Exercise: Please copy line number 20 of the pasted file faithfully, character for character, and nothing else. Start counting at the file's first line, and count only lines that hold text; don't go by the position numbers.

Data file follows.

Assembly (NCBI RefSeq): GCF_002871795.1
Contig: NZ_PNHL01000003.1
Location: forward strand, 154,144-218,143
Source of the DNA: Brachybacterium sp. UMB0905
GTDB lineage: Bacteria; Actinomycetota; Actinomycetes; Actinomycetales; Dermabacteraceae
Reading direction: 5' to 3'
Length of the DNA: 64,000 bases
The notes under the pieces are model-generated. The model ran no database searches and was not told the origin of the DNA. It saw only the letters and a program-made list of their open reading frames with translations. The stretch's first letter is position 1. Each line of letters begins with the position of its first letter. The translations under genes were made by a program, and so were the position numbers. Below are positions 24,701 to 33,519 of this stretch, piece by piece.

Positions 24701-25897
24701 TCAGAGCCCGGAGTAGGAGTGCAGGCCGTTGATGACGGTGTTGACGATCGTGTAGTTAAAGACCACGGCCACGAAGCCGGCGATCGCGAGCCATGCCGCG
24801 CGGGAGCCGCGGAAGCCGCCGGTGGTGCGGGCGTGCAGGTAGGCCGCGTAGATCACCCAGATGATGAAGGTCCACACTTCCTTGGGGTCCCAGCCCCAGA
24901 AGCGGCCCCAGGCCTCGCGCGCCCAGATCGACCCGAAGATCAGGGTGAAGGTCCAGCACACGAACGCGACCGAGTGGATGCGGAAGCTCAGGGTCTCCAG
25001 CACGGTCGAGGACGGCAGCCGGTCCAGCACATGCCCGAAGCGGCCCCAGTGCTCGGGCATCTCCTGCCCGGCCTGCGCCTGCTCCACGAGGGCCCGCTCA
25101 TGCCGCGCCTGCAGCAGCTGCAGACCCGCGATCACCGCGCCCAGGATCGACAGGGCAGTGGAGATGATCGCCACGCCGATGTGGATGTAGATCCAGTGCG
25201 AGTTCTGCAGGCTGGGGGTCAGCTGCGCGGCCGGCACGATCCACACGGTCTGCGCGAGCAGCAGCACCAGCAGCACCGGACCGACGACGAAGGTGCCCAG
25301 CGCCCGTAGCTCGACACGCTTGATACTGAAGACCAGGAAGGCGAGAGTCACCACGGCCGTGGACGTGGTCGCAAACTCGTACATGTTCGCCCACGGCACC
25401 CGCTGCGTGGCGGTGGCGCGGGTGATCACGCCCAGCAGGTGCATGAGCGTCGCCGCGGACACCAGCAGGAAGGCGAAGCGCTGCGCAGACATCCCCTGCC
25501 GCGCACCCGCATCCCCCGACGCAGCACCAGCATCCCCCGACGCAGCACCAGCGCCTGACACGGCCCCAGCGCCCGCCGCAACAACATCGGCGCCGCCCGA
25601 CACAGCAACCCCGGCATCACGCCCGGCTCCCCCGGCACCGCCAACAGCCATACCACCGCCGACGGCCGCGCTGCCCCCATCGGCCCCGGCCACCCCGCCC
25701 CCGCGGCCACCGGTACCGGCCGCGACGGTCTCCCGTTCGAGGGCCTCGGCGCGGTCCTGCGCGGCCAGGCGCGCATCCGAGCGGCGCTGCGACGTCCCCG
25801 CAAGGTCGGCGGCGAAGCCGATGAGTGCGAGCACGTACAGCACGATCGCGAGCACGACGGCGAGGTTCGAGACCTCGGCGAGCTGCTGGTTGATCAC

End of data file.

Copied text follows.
25701 CCGCGGCCACCGGTACCGGCCGCGACGGTCTCCCGTTCGAGGGCCTCGGCGCGGTCCTGCGCGGCCAGGCGCGCATCCGAGCGGCGCTGCGACGTCCCCG